Towering above the city sharing its name, the monument celebrates the military and political leadership of George Washington, whose Continental Army led newly-American revolutionaries to independence from Britain.
On its completion in 1884, the 555-foot (170-meter) obelisk was briefly the tallest building in the world. Hundreds of thousands of pre-pandemic tourists visited the structure annually, according to data from the National Parks Service.
Spain curfew to forbid public activities after midnight
The AFP has more detail on Spain’s reintroduction of restrictions in the region of Valencia.
Regional leaders in northeastern Catalonia said all public activities must finish at half past midnight, and no more than 10 people will be allowed to gather in private or public places.
“The data are more than worrying, they are frankly very, very bad,” Catalonia’s public health secretary Josep Maria Argimon told reporters in Barcelona.
The whole of Spain has been facing a “rapid” and “significant” increase in the incidence of the virus for several weeks, with 368 cases per 100,000 inhabitants over the last 14 days, said Fernando Simon, the central government’s chief epidemiologist.
The latest wave of the disease has hit in particular under-30s who have not been vaccinated, he added.
In the province of Valencia, south of Catalonia, a 1 to 6 am curfew was restored in 32 towns, including the regional capital Valencia, Spain’s third largest city after Madrid and Barcelona. All meetings were restricted to six people.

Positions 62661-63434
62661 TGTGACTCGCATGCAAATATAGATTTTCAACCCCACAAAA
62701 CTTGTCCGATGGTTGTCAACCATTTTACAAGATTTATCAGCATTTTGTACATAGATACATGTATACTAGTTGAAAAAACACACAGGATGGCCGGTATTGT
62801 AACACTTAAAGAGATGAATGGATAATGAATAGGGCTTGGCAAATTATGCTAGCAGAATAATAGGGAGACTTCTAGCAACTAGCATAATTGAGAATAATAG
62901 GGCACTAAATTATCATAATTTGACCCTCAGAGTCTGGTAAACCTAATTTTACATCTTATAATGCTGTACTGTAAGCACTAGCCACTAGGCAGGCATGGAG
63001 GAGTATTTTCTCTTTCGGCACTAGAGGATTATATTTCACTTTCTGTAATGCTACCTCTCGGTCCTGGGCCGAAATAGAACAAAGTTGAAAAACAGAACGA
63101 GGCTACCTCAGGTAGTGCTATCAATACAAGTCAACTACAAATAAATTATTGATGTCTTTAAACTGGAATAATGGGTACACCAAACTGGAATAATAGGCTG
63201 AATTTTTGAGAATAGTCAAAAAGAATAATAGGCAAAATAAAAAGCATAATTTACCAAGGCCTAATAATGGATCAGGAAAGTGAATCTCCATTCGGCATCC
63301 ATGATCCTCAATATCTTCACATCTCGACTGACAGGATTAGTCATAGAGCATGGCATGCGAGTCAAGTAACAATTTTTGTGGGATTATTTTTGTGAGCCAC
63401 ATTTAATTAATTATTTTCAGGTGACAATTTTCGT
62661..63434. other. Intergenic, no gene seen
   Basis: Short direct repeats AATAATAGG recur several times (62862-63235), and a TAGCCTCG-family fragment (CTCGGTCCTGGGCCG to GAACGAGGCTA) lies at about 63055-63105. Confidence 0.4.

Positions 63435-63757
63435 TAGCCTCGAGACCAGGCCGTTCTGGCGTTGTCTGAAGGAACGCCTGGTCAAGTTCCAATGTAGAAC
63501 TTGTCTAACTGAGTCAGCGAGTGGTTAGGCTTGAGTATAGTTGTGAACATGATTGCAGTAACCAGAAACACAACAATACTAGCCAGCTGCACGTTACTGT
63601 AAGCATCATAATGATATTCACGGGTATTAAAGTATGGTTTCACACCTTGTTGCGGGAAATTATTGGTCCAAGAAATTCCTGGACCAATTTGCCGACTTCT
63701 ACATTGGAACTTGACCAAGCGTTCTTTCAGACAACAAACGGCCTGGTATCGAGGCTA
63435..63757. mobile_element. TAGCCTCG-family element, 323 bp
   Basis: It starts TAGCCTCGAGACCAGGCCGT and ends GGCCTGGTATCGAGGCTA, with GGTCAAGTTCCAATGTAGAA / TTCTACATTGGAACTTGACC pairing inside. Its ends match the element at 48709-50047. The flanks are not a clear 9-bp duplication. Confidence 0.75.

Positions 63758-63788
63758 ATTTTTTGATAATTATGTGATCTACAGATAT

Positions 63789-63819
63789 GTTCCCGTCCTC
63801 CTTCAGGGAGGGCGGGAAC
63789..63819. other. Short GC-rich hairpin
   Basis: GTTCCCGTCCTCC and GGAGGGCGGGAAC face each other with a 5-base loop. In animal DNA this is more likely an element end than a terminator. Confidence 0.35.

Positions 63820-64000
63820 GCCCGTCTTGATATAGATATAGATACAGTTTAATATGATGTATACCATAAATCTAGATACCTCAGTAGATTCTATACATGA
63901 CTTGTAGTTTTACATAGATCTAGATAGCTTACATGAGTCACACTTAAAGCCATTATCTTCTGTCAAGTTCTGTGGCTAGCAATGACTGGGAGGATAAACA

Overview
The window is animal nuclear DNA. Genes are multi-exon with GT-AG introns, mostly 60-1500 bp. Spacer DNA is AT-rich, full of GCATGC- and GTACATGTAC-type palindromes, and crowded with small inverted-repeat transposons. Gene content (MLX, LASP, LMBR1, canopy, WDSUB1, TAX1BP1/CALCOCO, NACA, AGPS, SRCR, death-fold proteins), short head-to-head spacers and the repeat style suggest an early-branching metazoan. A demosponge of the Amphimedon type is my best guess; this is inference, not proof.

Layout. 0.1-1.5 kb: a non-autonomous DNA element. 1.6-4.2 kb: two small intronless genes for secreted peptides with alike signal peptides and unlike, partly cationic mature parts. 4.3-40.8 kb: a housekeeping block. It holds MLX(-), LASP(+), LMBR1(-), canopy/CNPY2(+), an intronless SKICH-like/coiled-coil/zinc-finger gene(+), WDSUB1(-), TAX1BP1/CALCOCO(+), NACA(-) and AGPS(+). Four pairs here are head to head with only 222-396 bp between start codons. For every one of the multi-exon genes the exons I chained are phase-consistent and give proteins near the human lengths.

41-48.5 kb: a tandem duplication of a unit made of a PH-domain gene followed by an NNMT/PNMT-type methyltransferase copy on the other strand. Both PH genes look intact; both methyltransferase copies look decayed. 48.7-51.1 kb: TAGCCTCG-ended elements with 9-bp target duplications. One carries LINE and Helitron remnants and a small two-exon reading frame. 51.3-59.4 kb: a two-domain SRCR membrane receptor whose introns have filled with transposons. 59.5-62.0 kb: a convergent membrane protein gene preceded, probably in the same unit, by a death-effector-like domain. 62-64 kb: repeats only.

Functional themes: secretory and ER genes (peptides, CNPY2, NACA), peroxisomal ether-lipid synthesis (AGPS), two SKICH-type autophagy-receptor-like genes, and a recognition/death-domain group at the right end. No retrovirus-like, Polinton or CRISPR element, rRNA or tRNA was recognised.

In the face of the increase in Covid-19 cases, neighbouring France last week advised people not to travel to Spain, labelling it a “red zone” country.
Hospital occupancy numbers in Spain are increasing slowly while the death rate is not rising at all, as so many more vulnerable people have been vaccinated, Simon said.
According to the health ministry, 59 percent of Spain’s 47 million people have received at least one vaccine dose, while 45 percent have been fully vaccinated.
Spotlight: How quickly are cases rising in Spain?
Too early to be talking about freedom as virus is still ‘troubling and dangerous’, warns WHO
It is too early to to be talking about freedom because Covid is still “troubling and dangerous”, the World Health Organisation (WHO) has warned.
Dr David Nabarro told Radio 4’s Today programme the virus is “troubling and dangerous”, that the “pandemic is advancing ferociously around the world” and that “I don’t think we’ve anywhere near got through the worst of it“.
Asked about the Government’s switch to personal responsibility, he said: “All this doesn’t quite fit with the position that was taken by Britain, along with other nations, some months ago when there was a real effort to try to prevent large numbers of people getting the disease, partly because of the risk of death and partly because of the recognition of the risk of long Covid.
“It’s necessary to be unequivocal on this particular challenge. What does urging caution mean? It’s important that everybody knows the best possible advice on how to prevent themselves being infected. I accept that vaccination has changed the nature of the equation in the UK but quite honestly from any point of view it’s too early to be talking about massive relaxation or freedom when the outbreak curve is on such a sharp ascent.
“Yes, relax, but don’t have these mixed messages about what’s going on. This dangerous virus hasn’t gone away, it’s variants are coming back and are threatening those who have already been vaccinated – we have to take it seriously.”
Five stories to keep an eye on today
Good morning and welcome to the travel live blog. Here aere five stories we’ll be watching today…
Oxford residents told to take Covid tests before travelling
Heathrow ‘chaos’ as 120 security staff told to isolate
Four tourists ordered off Bali for violating virus restrictions
Heathrow passengers down almost 90pc on pre-pandemic levels
India medical experts call for postponement of tourism